As bad as the storm was, it could have been worse if it had been an ordinary work day. Children are home from school all week on Christmas vacation, and lots of people had taken off from work.
Many youngsters went out and frolicked in the snow, some of them using the sleds they got for Christmas.
Many side streets in New York City remained unplowed well into the day, and pedestrians stumbled over drifts and trudged through knee-deep snow in some places. Numerous people simply gave up trying to use the sidewalks, instead walking down the middle of partially plowed streets. Some New Yorkers complained that snowplow crews were neglecting neighborhoods in the outer boroughs in favor of Manhattan.Story: New Yorkers upset about unplowed streets
A testy Mayor Michael Bloomberg defended the city's cleanup effort, saying the furious pace of the snowfall — 2 to 3 inches per hour — required crews to plow streets repeatedly to keep them open. And abandoned cars slowed the process further because plows could not get through, he said.
"It's being handled by the best professionals in the business," Bloomberg said, urging people not to get upset. "It's a snowstorm, and it really is inconvenient for a lot of people."
In Monmouth County, N.J., state troopers carried water and food to people marooned on two passenger buses carrying about 50 people on the Garden State Parkway, where stranded cars cluttering ramps stymied snow plows and ambulances, state police spokesman Steve Jones told NBC's TODAY show.
One bus was freed by 7 a.m. and the other was freed soon after that. Passengers reported no major medical problems.Story: Along coast, storm's stranded tell their stories
In Philadelphia, cab driver Farid Senoussaoui described navigating the slippery conditions as "like a video game." Senoussaoui had worked overnight during the storm and said passengers were universally grateful when he would stop to pick them up.
"The first word you hear is, 'Thank you very much,'" Senoussaoui said.
In New England, many commuters heeded the call to stay off the roads. In greater Boston, highways into the city were nearly abandoned early Monday as many workers were given the day off and others were on vacation for the holiday week.
In Virginia, the National Guard had to rescue three people trapped in a car for more than four hours in the Eastern Shore area.
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Winter storm Dion was expected to hit vast areas east of the Rockies Sunday, after having left hundreds of thousands of people in Texas and Arkansas without power.
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Not even professional hockey players could beat the frozen conditions. The Toronto Maple Leafs, after defeating the New Jersey Devils 4-1 in Newark, N.J., got stuck in traffic for four hours on their way to the team hotel. It was supposed to be a 20-minute ride. Center Tyler Bozak tweeted in one middle-of-the-night dispatch: "Roads closed in new jersey stuck on the bussss. Brutaallll!!"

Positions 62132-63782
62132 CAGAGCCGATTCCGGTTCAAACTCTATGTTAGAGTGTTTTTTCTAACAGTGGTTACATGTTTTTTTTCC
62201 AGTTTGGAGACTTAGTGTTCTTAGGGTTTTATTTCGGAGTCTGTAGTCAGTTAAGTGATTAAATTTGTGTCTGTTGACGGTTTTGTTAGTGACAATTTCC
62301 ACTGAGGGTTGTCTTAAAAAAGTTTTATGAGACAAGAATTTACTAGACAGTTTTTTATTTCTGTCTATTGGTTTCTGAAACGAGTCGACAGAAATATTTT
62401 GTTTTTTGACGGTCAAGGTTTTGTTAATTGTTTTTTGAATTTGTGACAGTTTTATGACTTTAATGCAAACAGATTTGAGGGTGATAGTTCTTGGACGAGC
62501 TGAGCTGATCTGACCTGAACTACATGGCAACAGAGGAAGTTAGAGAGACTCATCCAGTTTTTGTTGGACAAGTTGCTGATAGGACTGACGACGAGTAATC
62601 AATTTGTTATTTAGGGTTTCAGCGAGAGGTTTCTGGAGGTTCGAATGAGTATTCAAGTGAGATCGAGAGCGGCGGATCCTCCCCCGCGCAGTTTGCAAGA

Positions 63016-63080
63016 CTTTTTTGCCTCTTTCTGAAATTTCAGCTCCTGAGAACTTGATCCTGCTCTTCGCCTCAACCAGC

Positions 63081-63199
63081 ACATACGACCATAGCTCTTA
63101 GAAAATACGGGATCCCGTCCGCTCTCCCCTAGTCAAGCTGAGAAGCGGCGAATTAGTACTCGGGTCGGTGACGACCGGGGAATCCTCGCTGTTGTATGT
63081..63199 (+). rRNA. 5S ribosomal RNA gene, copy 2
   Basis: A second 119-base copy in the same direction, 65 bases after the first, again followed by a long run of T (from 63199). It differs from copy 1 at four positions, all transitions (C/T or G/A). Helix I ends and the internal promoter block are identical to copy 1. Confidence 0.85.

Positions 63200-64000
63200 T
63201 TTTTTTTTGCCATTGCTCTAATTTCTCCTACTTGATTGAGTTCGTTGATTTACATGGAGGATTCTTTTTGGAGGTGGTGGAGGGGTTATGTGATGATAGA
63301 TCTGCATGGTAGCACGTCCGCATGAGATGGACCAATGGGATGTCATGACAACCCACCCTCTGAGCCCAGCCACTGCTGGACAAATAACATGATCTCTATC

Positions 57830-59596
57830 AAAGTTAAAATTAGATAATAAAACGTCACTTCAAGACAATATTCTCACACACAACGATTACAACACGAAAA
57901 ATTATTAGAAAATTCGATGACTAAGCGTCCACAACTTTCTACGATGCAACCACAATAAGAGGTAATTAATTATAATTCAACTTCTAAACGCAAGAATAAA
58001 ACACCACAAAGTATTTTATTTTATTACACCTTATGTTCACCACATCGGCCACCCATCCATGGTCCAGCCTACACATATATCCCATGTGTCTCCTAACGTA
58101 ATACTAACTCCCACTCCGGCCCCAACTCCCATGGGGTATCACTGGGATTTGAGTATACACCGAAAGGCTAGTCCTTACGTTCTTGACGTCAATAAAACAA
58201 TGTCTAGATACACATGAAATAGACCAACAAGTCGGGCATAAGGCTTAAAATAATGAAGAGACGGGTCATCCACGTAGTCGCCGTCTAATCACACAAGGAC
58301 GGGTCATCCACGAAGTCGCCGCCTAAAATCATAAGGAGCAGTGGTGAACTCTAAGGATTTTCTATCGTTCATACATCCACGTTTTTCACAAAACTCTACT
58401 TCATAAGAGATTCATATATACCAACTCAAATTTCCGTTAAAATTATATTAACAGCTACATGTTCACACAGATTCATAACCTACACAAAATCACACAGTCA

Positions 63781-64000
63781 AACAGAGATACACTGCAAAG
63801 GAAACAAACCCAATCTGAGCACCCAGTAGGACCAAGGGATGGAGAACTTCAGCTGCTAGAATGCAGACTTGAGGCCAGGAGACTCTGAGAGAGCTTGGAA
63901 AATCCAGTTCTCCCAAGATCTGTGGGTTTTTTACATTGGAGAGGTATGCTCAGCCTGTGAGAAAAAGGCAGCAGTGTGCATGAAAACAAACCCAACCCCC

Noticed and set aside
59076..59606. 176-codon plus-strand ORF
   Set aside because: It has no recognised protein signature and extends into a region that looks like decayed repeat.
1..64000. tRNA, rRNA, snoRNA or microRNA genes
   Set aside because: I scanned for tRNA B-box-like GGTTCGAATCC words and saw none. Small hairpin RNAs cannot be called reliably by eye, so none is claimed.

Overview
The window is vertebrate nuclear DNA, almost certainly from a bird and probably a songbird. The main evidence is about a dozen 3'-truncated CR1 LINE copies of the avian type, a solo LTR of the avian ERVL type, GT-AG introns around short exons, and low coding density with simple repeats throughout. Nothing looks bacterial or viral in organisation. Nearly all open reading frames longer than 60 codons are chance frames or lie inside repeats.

Rails: Commuter lines down at rush hour
In New York City, skies started clearing just before the morning commute, but subway traffic was sporadic and the Metro-North commuter rail connecting the city to its northern suburbs was suspended.
"I've never seen anything like this," said John Harris of New Rochelle after getting out of a taxi. "Normally it takes me about 20 to 30 minutes to drive to work but I was stuck in traffic for almost two hours before I decided to just get off at the nearest exit and get on a train. Then I find out there's no Metro-North trains moving so I end up shelling out around $40 to take a cab to work."
"It's one thing if you shut down a few trains for service but how on earth are you going to shut down all the trains during rush hour?," added Chris Alvarez, one of about 100 people huddled in a Metro-North station in Harlem. "I can't believe this, man, these people (in the transit authority) act like none of us have jobs to go to."Story: Your images of East Coast blizzard
Christopher Mullen was among several hundred New York City subway riders stranded for several hours aboard a cold train Monday. "I just huddled with my girlfriend. We just tried to stay close," he said.
The train was stopped by snow drifts on the tracks and ice on the electrified third rail. It took hours to rescue the passengers because crews first tried to push the train, and when that didn't work, a snow-covered diesel locomotive had to be dug out of a railyard and brought in to move it.
Amtrak passenger rail service between New York and Boston, suspended Sunday night, was finally restored early Monday afternoon.
Getting around cities in the Northeast was an adventure. In one Brooklyn neighborhood, cars drove the wrong way up a one-way street because it was the only plowed thoroughfare in the area. In Philadelphia, pedestrians dodged chunks of ice blown off skyscrapers.
New York taxi driver Shafqat Hayat spent the night in his cab on 33rd Street in Manhattan, unable to move his vehicle down the unplowed road. "I've seen a lot of snow before, but on the roads, I've never seen so many cars stuck in 22 years," he said.
The Associated Press and Reuters contributed to this report.